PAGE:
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Tag: Ukraine

A house divided. Orthodoxy in post-Maidan Ukraine

Religious institutions in Ukraine are presently embroiled in an internecine battle between Orthodox factions that stand alongside a gaping ideological divide. The central fault line in this conflict is based on geopolitical and civilisational identities, with Moscow’s promotion of pan-Slavism comprising one side, and Kyiv’s pro-EU orientation the other.

The symbolic dimensions of the ongoing conflict in Ukraine are impossible to miss. And, as often as not, that symbolism is connected to religion. It could hardly be otherwise when separatists and Russian officials routinely cast the episodic fighting that continues in the east as a civilisational struggle between an enervated, hedonistic West that backs a “fascist junta” in Kyiv and the traditional Christian values of the so-called “Russian world” – the latter occasionally more palatably presented to Ukrainian audiences as “Holy Rus’.”

April 26, 2018 - George Soroka

Will the long-awaited justice prevail in Ukraine?

Many of Ukraine’s judiciary reforms are starting to take effect. A new Supreme Court has been in place since last December and new commissions are vetting and retraining judges to ensure fair trials and minimise corruption. Activists who advocate reform, however, have expressed disappointment with the judiciary reform process thus far.

The judiciary reform in Ukraine, which unofficially started in 2014, has finally brought its first results. The new Supreme Court of Ukraine began functioning in December last year and the newly established higher bodies of the judiciary are now assessing the judges who will continue working in the general and appeals courts of Ukraine. However, the reforms, which began mostly out of the need to restore trust in the judiciary, have not yet managed to achieve its main goal. The judiciary continues to be one of the least trusted institutions in the country – a view that is shared by the general public and external experts.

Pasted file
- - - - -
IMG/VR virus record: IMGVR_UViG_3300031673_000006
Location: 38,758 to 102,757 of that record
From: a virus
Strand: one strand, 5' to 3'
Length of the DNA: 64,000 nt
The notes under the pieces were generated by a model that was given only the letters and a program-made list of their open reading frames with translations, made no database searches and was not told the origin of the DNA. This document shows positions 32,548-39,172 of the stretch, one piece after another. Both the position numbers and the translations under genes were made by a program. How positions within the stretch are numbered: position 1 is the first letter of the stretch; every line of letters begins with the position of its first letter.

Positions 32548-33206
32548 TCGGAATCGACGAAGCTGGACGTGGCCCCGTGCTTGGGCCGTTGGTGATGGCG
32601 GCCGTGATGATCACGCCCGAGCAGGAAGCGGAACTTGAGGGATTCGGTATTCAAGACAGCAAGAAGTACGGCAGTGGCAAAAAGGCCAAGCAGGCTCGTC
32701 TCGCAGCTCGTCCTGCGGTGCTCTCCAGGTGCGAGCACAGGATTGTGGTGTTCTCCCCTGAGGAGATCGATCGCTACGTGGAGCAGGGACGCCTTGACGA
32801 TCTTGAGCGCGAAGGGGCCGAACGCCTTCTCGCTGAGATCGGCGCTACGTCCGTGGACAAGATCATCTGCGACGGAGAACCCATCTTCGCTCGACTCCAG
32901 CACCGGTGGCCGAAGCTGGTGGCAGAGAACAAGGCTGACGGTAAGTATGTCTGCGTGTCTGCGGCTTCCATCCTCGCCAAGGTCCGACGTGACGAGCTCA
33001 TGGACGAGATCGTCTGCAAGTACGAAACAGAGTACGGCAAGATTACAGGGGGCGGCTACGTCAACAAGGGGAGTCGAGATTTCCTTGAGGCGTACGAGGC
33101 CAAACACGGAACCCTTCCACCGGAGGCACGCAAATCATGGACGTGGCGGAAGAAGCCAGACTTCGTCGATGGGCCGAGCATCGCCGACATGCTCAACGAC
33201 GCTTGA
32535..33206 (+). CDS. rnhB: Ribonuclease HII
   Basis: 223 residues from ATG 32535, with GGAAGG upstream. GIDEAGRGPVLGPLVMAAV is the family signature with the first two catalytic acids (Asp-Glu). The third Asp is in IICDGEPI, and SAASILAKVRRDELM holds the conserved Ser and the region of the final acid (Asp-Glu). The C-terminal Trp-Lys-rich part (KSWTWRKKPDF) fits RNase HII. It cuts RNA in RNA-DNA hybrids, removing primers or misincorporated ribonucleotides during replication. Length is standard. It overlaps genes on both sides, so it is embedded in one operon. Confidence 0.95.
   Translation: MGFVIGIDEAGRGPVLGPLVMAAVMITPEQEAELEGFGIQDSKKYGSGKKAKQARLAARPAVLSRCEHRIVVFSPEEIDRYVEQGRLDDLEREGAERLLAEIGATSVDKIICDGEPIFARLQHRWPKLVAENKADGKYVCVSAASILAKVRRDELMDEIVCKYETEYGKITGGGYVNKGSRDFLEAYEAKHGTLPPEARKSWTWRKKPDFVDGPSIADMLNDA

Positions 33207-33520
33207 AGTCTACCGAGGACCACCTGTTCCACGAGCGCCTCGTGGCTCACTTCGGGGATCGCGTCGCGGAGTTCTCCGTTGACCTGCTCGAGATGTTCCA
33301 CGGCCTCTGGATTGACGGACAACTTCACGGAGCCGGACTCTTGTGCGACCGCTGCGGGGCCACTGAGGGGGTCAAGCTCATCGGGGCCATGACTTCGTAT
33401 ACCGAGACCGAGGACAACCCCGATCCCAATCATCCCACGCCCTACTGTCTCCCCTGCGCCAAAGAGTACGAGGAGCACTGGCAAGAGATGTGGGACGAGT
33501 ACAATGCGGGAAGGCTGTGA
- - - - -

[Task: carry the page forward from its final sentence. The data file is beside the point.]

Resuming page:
April 26, 2018 - Kateryna Pryshchepa

The far right’s disproportionate influence

In Ukraine the majority of the population remains pro-European. Yet, there is a visibly growing influence of marginal far right groups who aim to reshape politics and mainstream discourse. Society either does not notice the effects or it considers these groups as overly emotional patriots. After all, for a country immersed in war, nationalism should serve as a force to unite against the enemy.

After the Revolution of Dignity, many new nationalist parties have appeared on the Ukrainian political arena. While none of them have managed to become a serious political force, some are finding support by successfully blending into the patriotic trend, deftly playing on Ukrainians’ wartime pains. Despite its pro-European origins, the EuroMaidan has spawned a number of conflicting trends. The power of the democratic, liberal protest and the civil struggle for justice was intercepted and replaced by conservatism and the status quo. Right-wing radicals have made use of the tense revolutionary situation in which people appreciate the strong, dedicated nationalist movement that has since emerged, one which first protected the protesters from government forces and then joined the fight against the Russian-supported separatists in Donbas.

April 26, 2018 - Nina Boichenko

The Odesan myth and the Ukrainian façade

An interview with Professor Borys Khersonskyy, a Ukrainian poet, translator, clinical psychologist and Odesa’s leading intellectual. Interviewers: Tomasz Lachowski and Vitalii Mazurenko

TOMASZ LACHOWSKI AND VITALII MAZURENKO: Every now and then, the world reminds itself of the Donbas conflict, following the exchange of prisoners between Ukraine and the separatists or Kyiv’s efforts to reintegrate the region. The war thus continues. The question is: Is separatism still a real threat to Ukraine? Or, perhaps, it ended with the rebellion in Donetsk and Luhansk? You live in the Odesa region, which is ethnically diverse and borders the unrecognised Transnistria, where this question seems to be more pertinent.